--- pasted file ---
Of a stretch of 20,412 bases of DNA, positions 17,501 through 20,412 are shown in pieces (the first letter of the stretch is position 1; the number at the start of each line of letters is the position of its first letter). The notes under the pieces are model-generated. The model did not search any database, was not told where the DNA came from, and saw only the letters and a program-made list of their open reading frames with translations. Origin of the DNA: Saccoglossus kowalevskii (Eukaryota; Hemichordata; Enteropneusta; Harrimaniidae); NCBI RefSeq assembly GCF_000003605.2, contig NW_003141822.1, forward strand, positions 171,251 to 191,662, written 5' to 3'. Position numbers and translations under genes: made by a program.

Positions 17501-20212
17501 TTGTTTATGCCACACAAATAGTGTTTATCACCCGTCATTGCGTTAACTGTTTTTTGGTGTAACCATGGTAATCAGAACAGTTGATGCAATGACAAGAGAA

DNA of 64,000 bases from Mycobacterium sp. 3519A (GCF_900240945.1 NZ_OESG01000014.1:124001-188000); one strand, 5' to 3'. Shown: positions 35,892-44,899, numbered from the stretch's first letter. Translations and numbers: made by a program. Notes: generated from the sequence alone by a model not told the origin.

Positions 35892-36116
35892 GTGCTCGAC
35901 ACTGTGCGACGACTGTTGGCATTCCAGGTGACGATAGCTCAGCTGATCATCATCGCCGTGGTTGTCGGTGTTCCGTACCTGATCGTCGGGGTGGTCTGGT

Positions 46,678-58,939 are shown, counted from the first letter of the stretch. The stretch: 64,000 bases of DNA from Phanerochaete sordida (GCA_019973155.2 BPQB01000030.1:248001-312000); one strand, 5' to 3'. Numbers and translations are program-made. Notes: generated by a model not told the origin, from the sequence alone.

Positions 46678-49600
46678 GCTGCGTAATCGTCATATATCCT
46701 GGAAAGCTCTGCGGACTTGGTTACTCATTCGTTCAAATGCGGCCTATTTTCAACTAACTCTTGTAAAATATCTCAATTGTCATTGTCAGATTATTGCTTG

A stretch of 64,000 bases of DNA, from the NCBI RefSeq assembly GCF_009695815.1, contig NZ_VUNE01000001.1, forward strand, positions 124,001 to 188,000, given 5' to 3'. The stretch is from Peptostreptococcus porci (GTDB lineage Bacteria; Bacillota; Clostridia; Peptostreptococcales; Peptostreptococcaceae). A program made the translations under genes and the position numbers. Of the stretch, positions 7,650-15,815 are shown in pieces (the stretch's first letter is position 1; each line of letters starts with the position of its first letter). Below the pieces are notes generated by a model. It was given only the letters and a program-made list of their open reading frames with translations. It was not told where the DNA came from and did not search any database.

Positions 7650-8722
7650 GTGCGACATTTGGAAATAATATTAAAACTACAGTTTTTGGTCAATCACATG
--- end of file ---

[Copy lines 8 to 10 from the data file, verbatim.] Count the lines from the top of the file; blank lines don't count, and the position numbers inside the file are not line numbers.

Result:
Positions 46,678-58,939 are shown, counted from the first letter of the stretch. The stretch: 64,000 bases of DNA from Phanerochaete sordida (GCA_019973155.2 BPQB01000030.1:248001-312000); one strand, 5' to 3'. Numbers and translations are program-made. Notes: generated by a model not told the origin, from the sequence alone.

Positions 46678-49600
46678 GCTGCGTAATCGTCATATATCCT